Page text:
A poverty profile of the Western Cape province of South Africa.

Stellenbosch Working Paper Series No. WP03/2002
 
Publication date: 2002
 
Author(s):
[protected email address] (Development Policy Research Unit, University of Cape Town)
[protected email address] (Department of Economics, Stellenbosch University)
 
Abstract:

Poverty reduction and alleviation is a main priority of the South African government. For the Western Cape province to formulate and implement successful, well-targeted policies aimed at reducing poverty it is important to identify exactly who the poor are. This study aims to determine the extent of poverty in the Western Cape province and construct a clear picture of the poor, using data from the 1995 October Household Survey. In order to arrive at a clear poverty profile the question “who is the ‘representative poor individual’ in the Western Cape?” is answered. After inequality in the province is detailed, the characteristics of the Western Cape poor are then used to explain household income and expenditure. In conclusion it is stated that policymakers’ decision is whether to target those groups with the largest shares in poverty within the Western Cape, or those with the highest incidence of poverty.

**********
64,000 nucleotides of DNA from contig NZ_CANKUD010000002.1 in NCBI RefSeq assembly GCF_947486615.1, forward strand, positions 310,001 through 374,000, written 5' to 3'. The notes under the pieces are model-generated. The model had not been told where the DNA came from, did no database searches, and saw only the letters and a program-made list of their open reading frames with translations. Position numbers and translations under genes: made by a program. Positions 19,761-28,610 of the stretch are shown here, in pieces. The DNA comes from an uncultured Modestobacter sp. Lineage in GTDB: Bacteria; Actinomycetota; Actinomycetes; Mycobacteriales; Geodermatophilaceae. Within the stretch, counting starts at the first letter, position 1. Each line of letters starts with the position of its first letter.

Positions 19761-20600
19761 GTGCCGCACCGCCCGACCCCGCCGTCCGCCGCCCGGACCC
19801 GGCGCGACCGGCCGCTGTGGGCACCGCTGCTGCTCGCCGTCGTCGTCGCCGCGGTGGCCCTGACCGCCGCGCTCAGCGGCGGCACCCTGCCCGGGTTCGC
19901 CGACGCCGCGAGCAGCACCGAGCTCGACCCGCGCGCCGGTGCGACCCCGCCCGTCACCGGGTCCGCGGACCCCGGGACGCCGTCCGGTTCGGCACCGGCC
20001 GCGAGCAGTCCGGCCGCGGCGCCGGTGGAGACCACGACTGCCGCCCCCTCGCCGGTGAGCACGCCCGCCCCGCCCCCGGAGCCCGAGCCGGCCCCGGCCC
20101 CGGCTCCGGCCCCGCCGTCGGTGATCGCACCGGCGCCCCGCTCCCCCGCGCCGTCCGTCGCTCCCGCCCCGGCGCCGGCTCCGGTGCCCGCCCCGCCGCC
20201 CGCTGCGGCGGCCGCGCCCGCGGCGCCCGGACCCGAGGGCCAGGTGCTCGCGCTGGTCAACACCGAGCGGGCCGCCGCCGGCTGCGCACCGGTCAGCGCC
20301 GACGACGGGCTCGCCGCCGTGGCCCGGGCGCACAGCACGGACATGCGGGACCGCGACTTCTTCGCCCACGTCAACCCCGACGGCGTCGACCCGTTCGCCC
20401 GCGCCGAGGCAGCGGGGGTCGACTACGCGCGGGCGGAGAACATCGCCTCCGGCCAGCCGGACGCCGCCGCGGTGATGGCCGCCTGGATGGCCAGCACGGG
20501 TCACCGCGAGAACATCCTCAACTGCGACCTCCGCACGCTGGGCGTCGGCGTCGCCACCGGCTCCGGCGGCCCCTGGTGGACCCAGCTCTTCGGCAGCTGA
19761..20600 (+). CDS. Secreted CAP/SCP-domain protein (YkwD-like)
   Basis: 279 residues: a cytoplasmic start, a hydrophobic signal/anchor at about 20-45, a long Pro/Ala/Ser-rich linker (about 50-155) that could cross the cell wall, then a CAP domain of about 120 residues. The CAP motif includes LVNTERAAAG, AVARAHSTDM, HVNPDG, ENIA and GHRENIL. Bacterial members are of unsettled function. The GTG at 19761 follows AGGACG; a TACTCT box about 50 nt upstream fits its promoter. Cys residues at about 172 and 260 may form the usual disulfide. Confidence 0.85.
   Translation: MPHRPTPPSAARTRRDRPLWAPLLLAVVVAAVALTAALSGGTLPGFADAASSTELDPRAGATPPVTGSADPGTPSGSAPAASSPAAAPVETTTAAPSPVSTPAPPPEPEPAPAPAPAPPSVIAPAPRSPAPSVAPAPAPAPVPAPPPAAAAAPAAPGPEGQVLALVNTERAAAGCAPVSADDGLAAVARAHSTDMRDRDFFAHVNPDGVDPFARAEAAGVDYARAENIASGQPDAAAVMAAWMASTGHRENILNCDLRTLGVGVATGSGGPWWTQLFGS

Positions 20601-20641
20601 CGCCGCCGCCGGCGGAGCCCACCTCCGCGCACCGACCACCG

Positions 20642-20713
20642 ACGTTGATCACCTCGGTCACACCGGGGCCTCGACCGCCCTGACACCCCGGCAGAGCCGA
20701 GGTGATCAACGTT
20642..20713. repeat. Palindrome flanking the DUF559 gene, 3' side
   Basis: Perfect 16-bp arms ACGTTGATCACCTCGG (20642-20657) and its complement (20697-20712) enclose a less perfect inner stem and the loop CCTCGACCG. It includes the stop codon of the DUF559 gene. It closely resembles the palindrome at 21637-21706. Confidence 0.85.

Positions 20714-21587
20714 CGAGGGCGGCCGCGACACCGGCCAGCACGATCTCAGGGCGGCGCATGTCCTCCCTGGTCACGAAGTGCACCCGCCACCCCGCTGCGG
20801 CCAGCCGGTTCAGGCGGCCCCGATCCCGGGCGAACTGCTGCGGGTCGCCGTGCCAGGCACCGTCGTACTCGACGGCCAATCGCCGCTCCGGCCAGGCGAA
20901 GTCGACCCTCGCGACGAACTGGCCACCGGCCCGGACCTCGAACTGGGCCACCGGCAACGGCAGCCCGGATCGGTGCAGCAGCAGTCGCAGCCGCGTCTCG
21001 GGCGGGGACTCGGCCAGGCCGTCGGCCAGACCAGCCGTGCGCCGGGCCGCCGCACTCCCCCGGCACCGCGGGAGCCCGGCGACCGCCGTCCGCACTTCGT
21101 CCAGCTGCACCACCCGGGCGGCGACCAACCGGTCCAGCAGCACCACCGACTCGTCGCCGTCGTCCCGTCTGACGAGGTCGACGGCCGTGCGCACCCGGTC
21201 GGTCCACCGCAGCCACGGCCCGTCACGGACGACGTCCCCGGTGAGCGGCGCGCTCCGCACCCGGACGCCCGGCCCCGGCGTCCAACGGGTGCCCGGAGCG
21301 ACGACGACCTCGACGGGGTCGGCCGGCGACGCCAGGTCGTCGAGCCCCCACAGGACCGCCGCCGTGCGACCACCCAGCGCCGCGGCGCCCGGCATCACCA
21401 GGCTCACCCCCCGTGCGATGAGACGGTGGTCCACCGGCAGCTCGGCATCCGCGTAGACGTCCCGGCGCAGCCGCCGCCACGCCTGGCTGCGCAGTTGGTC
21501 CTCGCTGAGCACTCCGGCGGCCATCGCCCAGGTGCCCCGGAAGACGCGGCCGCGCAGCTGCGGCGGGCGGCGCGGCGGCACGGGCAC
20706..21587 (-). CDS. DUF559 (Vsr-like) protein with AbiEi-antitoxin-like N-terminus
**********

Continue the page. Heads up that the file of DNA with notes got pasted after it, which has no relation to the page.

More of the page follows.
JEL Classification:

I32, R23, D31

Keywords:

poverty, Western Cape

Download: PDF (944 KB)

Login

(for staff & registered students)



Need a password?
Forgot your password?

Upcoming Seminars

No seminars are currently listed. Please check back soon.
 
More...

BER Weekly

30 January 2023
The ongoing, and worsening, power crisis in SA was a major theme at the central bank’s (SARB) Monetary Policy Committee (MPC) meeting last week. Besides the 25bps policy rate hike, most attention was focused on the stark downgrade to the SARB’s real GDP growth forecast for the next three years. ...

Read the full issue
 

Upcoming Seminars

No seminars are currently listed. Please check back soon.
 
More...

BER Weekly

30 January 2023
The ongoing, and worsening, power crisis in SA was a major theme at the central bank’s (SARB) Monetary Policy Committee (MPC) meeting last week. Besides the 25bps policy rate hike, most attention was focused on the stark downgrade to the SARB’s real GDP growth forecast for the next three years. ...

Read the full issue